Macbook CD and Linksys Router - WEP

Discussion in 'MacBook Pro' started by Spliff, Feb 25, 2007.

  1. Spliff macrumors regular

    Joined:
    Jan 25, 2007
    Location:
    Vancouver, Canada
    #1
    I am trying to setup WEP on my wireless network, and I have a Macbook CD and a Linksys 802.11g router. The WEP for my router is 64 bits 10 hex digits or 128 bits 26 hex digits. The airport in my MB is WEP 40 128 bits. Are these two compatible? It seems like I cannot setup WEP on my MB, or any security for that matter.

    Pardon the stupid questions as I'm a dummy when it comes to network sorta stuff. Any help would be appreciated.:)
     
  2. Star Destroyer macrumors 6502

    Joined:
    Jun 15, 2006
    #2
    I have a CD macbook, and i use a Linksys router, just the base model, black and blue ones, i forget the model number. But i set it up on WEP just fine, however I did call IT for Linksys about setting it up on my apple since on the box it doesnt list apples as compatible. She said it would work better if it was plugged in through Ethernet to configure the router or to just use a PC. I dont know if that helps, but really the point is- YES you should be able to use that router and your macbook.
     
  3. Spliff thread starter macrumors regular

    Joined:
    Jan 25, 2007
    Location:
    Vancouver, Canada
    #3
    Ya it works fine without security, however I just don't want some leechers joining my network and taking up my bandwidth.;)
     
  4. MacsAttack macrumors 6502a

    Joined:
    Jul 2, 2006
    Location:
    Scotland
    #4
    You could set up MAC address filtering and only allow your computers to use your wireless network.

    MAC addresses can be spoofed of course, but it stops casual "drive-by" free-loading.
     
  5. mkrishnan Moderator emeritus

    mkrishnan

    Joined:
    Jan 9, 2004
    Location:
    Grand Rapids, MI, USA
    #5
    This issue has to do with hash-coding. The wireless key is 40 bits long, but only 26 bits are actual password, and the rest is an "initialization string." See this Apple note:

    http://docs.info.apple.com/article.html?artnum=106424

    About 75% down the page.

    I think what you need to try is to go into the router software and find the HEX version of the password -- it should be able to provide you with that. And then you put the HEX version in, selecting 128 bit HEX first.

    P.S. Is there any reason you cannot run WPA on this network instead of WEP? WEP should not any more be confused with network security than Al Gore with "inventing the internet." :D Also all these issues with confusion about how the password should be communicated are issues of the WEP standard and do not arise at all on WPA.

    P.P.S. Make sure you update the Linksys firmware too. If you're having an issue like this, sounds like you're using very old firmware.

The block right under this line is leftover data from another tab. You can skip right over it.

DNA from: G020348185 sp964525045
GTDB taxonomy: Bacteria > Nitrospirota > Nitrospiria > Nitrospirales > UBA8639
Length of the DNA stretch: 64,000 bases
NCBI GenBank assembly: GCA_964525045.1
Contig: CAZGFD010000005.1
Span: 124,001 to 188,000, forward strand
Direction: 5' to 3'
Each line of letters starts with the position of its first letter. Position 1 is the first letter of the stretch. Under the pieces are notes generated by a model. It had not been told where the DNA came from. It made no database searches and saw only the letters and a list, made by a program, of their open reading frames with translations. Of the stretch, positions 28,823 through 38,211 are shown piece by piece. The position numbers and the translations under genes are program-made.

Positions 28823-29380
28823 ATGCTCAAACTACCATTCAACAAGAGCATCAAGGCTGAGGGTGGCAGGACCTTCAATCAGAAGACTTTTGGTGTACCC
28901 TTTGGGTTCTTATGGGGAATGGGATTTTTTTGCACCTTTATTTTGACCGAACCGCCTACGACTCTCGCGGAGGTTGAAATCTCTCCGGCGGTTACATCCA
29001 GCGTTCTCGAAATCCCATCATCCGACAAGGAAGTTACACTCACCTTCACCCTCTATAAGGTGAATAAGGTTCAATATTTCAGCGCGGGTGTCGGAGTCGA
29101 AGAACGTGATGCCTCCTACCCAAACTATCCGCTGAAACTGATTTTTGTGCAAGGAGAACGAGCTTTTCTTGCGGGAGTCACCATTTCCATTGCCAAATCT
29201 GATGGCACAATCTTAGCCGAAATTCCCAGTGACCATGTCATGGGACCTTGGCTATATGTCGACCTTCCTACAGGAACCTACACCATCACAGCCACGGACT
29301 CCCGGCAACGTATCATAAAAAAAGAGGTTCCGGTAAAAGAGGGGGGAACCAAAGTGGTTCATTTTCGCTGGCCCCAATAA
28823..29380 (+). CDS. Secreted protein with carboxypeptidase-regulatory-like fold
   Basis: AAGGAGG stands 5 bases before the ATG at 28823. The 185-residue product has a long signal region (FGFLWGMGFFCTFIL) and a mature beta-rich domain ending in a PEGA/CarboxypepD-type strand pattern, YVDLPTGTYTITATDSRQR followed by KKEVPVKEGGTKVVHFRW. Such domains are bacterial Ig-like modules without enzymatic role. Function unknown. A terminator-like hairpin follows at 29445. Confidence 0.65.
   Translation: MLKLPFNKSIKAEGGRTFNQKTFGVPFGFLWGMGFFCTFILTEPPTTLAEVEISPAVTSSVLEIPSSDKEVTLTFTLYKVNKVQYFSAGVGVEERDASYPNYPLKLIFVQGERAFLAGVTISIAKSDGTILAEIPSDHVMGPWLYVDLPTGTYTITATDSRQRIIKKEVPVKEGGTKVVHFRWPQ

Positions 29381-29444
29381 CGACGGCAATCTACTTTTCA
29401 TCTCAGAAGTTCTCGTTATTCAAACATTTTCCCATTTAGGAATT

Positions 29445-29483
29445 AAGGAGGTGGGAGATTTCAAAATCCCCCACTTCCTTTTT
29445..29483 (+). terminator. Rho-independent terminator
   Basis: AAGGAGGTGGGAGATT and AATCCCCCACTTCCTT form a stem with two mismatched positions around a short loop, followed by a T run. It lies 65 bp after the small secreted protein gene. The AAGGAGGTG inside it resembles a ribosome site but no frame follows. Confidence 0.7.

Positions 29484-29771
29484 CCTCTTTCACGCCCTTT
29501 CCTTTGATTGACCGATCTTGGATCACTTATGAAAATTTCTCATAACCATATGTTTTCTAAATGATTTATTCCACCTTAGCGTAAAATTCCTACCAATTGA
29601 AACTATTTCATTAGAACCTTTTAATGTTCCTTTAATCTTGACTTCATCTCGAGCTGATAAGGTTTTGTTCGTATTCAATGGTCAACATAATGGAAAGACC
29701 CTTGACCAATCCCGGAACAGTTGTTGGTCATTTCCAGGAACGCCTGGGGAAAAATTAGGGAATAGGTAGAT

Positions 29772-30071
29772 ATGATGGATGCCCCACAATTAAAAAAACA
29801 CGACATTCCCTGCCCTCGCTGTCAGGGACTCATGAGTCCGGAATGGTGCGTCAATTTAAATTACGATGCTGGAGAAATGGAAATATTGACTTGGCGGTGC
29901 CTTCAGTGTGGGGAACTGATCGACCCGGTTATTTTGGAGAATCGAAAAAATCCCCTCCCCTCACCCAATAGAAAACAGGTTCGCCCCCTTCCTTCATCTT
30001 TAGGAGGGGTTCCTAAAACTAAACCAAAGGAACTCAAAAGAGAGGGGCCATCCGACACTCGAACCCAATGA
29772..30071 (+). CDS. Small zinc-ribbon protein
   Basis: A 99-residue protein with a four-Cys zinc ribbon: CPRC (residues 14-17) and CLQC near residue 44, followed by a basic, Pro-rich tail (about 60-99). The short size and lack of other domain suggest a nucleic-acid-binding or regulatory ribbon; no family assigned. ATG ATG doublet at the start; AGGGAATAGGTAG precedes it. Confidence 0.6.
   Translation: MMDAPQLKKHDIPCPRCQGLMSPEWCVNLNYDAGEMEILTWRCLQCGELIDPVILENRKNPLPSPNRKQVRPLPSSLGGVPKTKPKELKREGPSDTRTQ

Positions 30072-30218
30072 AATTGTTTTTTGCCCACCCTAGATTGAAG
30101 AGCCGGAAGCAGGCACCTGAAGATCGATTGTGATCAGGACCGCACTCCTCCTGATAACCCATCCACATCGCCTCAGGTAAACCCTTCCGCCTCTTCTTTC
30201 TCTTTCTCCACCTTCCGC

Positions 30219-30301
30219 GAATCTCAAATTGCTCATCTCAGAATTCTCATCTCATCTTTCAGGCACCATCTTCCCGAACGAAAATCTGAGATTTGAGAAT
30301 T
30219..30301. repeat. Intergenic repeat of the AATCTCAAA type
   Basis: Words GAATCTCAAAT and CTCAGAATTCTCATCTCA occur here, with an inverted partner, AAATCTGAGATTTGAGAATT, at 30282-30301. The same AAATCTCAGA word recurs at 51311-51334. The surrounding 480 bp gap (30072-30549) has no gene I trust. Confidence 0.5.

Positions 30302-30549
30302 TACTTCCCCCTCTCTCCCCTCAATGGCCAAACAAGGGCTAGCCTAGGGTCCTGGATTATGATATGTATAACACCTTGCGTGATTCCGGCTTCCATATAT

6. rogersmj macrumors 68020

    rogersmj

    Joined:
    Sep 10, 2006
    Location:
    Indianapolis, IN
    #6
    Well, for starters, you should NOT BE USING WEP. You have modern equipment, don't use an old encryption technology that can literally be hacked in seconds these days.

    Your router, assuming it's the popular WRT54G model (which is also what I have), should have an option for wireless security that's called "WPA personal". WPA is far more secure than WEP, and all it requires is for you to pick a password. It's more secure and easier to setup.
     
  7. Spliff thread starter macrumors regular

    Joined:
    Jan 25, 2007
    Location:
    Vancouver, Canada
    #7
    Thanks for all the posts guys! See? That is why I come here because I'm a networking retard! :)

    Question regarding WPA. Is the WPA Personal password the same as the WPA Shared Key??
     
  8. mkrishnan Moderator emeritus

    mkrishnan

    Joined:
    Jan 9, 2004
    Location:
    Grand Rapids, MI, USA
    #8
    Basically, yes. There are two different encryption schemes for "personal" WPA (TKIP and AES -- see here), and an "enterprise" version. The difference is that the latter, rather than using a pre-shared (password) key, uses a server called a Radius server that hands out keys. But you don't need to worry too much about all of that. Enable WPA and set up a password and the network and the Mac should automatically negotiate the type of encryption scheme being used.
     
  9. Spliff thread starter macrumors regular

    Joined:
    Jan 25, 2007
    Location:
    Vancouver, Canada
    #9
    Ahh I know what a Radius server is as I have a security token for my work which uses this.

    I just enabled WPA, I can't believe how easy that was. I guess the jargon and the TKIP and AES kinda screwed me up into thinking that it was more difficult than it actually was. Thanks for the info!
     

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